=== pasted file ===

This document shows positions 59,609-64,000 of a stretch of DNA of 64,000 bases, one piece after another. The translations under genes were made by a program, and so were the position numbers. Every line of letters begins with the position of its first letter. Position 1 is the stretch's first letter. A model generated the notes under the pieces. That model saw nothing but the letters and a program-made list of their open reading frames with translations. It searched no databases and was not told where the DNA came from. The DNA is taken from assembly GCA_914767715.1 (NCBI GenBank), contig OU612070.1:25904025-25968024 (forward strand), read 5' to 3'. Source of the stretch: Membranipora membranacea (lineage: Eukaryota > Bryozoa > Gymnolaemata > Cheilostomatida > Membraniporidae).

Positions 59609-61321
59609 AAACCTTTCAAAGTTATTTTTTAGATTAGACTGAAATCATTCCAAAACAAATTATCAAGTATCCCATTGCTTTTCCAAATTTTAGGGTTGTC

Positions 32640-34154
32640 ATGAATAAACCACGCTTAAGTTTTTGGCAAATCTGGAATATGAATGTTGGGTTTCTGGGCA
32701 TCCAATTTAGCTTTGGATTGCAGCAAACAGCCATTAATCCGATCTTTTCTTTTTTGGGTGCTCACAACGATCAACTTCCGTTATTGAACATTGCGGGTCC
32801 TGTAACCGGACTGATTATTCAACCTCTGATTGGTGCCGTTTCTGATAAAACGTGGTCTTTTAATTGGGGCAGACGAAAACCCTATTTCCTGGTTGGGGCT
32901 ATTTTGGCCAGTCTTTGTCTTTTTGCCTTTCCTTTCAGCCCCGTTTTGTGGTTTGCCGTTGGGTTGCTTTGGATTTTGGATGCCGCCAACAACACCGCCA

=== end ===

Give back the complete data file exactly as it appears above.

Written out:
This document shows positions 59,609-64,000 of a stretch of DNA of 64,000 bases, one piece after another. The translations under genes were made by a program, and so were the position numbers. Every line of letters begins with the position of its first letter. Position 1 is the stretch's first letter. A model generated the notes under the pieces. That model saw nothing but the letters and a program-made list of their open reading frames with translations. It searched no databases and was not told where the DNA came from. The DNA is taken from assembly GCA_914767715.1 (NCBI GenBank), contig OU612070.1:25904025-25968024 (forward strand), read 5' to 3'. Source of the stretch: Membranipora membranacea (lineage: Eukaryota > Bryozoa > Gymnolaemata > Cheilostomatida > Membraniporidae).

Positions 59609-61321
59609 AAACCTTTCAAAGTTATTTTTTAGATTAGACTGAAATCATTCCAAAACAAATTATCAAGTATCCCATTGCTTTTCCAAATTTTAGGGTTGTC

Positions 32640-34154
32640 ATGAATAAACCACGCTTAAGTTTTTGGCAAATCTGGAATATGAATGTTGGGTTTCTGGGCA
32701 TCCAATTTAGCTTTGGATTGCAGCAAACAGCCATTAATCCGATCTTTTCTTTTTTGGGTGCTCACAACGATCAACTTCCGTTATTGAACATTGCGGGTCC
32801 TGTAACCGGACTGATTATTCAACCTCTGATTGGTGCCGTTTCTGATAAAACGTGGTCTTTTAATTGGGGCAGACGAAAACCCTATTTCCTGGTTGGGGCT
32901 ATTTTGGCCAGTCTTTGTCTTTTTGCCTTTCCTTTCAGCCCCGTTTTGTGGTTTGCCGTTGGGTTGCTTTGGATTTTGGATGCCGCCAACAACACCGCCA